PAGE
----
Channels ▼

Cameron and Tracey Hughes

Dr. Dobb's Bloggers

The Politics of Parallelism

August 31, 2009

Is it called the server room? Computer operations? The rack closet? Joe's office? I've lost track. Seems like there's a different name for it wherever I go -- the place in the organization where all the heavy duty (important) computers are kept.Whatever it's called these days, I was recently in such a place at an organization I was visiting. I just happened to be standing in the way of the guy that was setting up a new batch of computers. I noticed the computers were all from the same vendor, all had the same configuration and were pretty much getting the same software treatment.

I asked the chap that was setting up the computers what the CPU/core specifications were for the computers he was setting up. He politely told me what the specs were. I then asked him were they going to be clustered. He politely told me that he wasn't sure but he thought they would be. I then apologized for being so inquisitive, and then proceeded to ask him what kind of application would be running on these computers. He also was not quite sure, but he knew it would be server software of some type. Finally I asked him who made the decision to get these computers with these specs. He told me that he did and he proudly stated that they were the best bang for the buck. He went on further to tell me that he got most of the quotes for the organization and setup the computers when they came in. Some department would call him with a request for X number of computers and he would proceed to get the best bargain.

Now, I don't know why I found that amusing. But once I got back to my car, I lost it a little. For some reason I reflected on the various purchasing-responsibility-schemes that I have come across. I never really thought about it until that day. I've seen scenarios where the network administrators decide what hardware is going to be purchased because it had to be compatible with their networks. I've seen scenarios where the system administrators were the major decision makers because they were going to be the ones who would be responsible for maintaining whatever boxes were purchased. I've even seen situations where purchasing department was in charge of deciding what kind and how many computers were going to be purchased because they were somehow in charge of the fiscal budget. I guess the one that I've seen the most is when the software vendor dictates what kind of hardware will be purchased to run their application. So what about the software development group or software engineering group's two cent? Not that I've been everywhere, but I've been around. I don't recall many scenarios where the software development or software engineering group got to decide what the hardware specs would be. It's been my experience that the network administrator's or system administrator's view of multiple cores of parallel processors is a little different than the developer's view. I definitely know that the purchasing department's take on which multicore computers to buy will be different than your average software development group's take.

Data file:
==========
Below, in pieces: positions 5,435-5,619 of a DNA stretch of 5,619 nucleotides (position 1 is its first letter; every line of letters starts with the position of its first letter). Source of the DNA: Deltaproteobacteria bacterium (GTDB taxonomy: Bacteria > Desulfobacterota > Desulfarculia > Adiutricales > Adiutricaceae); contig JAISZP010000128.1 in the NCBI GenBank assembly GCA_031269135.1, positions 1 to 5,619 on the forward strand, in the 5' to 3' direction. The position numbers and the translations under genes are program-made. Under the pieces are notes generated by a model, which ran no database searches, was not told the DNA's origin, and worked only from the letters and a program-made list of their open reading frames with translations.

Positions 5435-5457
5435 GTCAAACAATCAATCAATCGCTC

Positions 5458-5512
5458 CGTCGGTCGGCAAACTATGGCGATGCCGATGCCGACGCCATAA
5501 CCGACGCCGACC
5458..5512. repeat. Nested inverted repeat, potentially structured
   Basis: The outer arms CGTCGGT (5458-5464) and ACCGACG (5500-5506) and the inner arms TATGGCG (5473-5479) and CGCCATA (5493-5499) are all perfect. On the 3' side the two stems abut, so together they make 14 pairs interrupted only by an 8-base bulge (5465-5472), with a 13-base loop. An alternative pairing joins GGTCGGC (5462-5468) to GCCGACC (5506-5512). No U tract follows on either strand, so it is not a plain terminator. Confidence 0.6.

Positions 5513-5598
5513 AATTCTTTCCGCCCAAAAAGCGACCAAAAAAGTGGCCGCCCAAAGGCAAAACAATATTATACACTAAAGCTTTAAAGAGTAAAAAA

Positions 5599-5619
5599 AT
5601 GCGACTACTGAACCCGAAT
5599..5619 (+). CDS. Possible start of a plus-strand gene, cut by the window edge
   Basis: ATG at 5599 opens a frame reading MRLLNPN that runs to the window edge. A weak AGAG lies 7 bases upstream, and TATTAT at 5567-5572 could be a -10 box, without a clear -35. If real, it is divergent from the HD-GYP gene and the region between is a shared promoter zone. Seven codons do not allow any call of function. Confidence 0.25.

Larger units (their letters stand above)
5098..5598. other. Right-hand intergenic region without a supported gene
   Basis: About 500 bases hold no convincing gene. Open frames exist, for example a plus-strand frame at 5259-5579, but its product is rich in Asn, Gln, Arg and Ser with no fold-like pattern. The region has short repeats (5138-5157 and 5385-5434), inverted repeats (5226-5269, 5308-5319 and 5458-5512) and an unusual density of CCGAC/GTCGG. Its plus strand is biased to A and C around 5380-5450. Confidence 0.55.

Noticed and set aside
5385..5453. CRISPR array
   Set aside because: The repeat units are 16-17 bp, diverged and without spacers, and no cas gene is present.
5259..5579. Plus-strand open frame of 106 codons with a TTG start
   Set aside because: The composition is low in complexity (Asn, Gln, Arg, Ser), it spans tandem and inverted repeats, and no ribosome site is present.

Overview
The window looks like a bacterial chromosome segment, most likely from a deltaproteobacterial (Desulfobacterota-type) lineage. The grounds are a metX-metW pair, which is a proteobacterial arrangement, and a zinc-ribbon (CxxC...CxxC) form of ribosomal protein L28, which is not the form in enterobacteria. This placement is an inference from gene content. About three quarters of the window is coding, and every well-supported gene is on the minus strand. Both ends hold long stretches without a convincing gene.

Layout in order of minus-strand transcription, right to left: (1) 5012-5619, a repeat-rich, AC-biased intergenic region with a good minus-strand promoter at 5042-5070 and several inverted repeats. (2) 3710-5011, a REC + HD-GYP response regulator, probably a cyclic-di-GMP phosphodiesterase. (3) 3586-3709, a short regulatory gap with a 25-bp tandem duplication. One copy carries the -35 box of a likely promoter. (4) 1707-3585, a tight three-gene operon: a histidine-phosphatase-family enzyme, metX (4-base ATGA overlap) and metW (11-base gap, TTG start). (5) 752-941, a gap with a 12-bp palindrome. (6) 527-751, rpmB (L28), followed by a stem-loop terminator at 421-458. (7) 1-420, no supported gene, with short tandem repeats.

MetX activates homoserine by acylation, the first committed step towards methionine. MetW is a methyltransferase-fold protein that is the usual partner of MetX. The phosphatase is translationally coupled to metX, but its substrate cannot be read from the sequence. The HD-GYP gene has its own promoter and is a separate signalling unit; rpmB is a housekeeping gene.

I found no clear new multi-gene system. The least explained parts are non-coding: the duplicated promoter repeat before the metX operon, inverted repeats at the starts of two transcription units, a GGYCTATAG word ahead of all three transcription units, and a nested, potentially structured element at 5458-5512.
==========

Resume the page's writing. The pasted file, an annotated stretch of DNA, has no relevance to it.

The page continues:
Now that quads, 8 core, and 16 core (and soon to be massive multicore) computers are the order of the day, do we need someone that understands something about parallelism, CMT, multithreading, or multiple cores to be involved in computer selection? Does it matter that parallelism requirements of the application might not match the parallelism capabilities of the computers being purchased? Has computer purchasing become such a no-brainer that it simply doesn't matter who orders the computers as long as they get the "best bang for the buck"? Is it the case that the salesperson at the neighborhood superstore can tell your CFO everything he/she needs to know about multicore computers?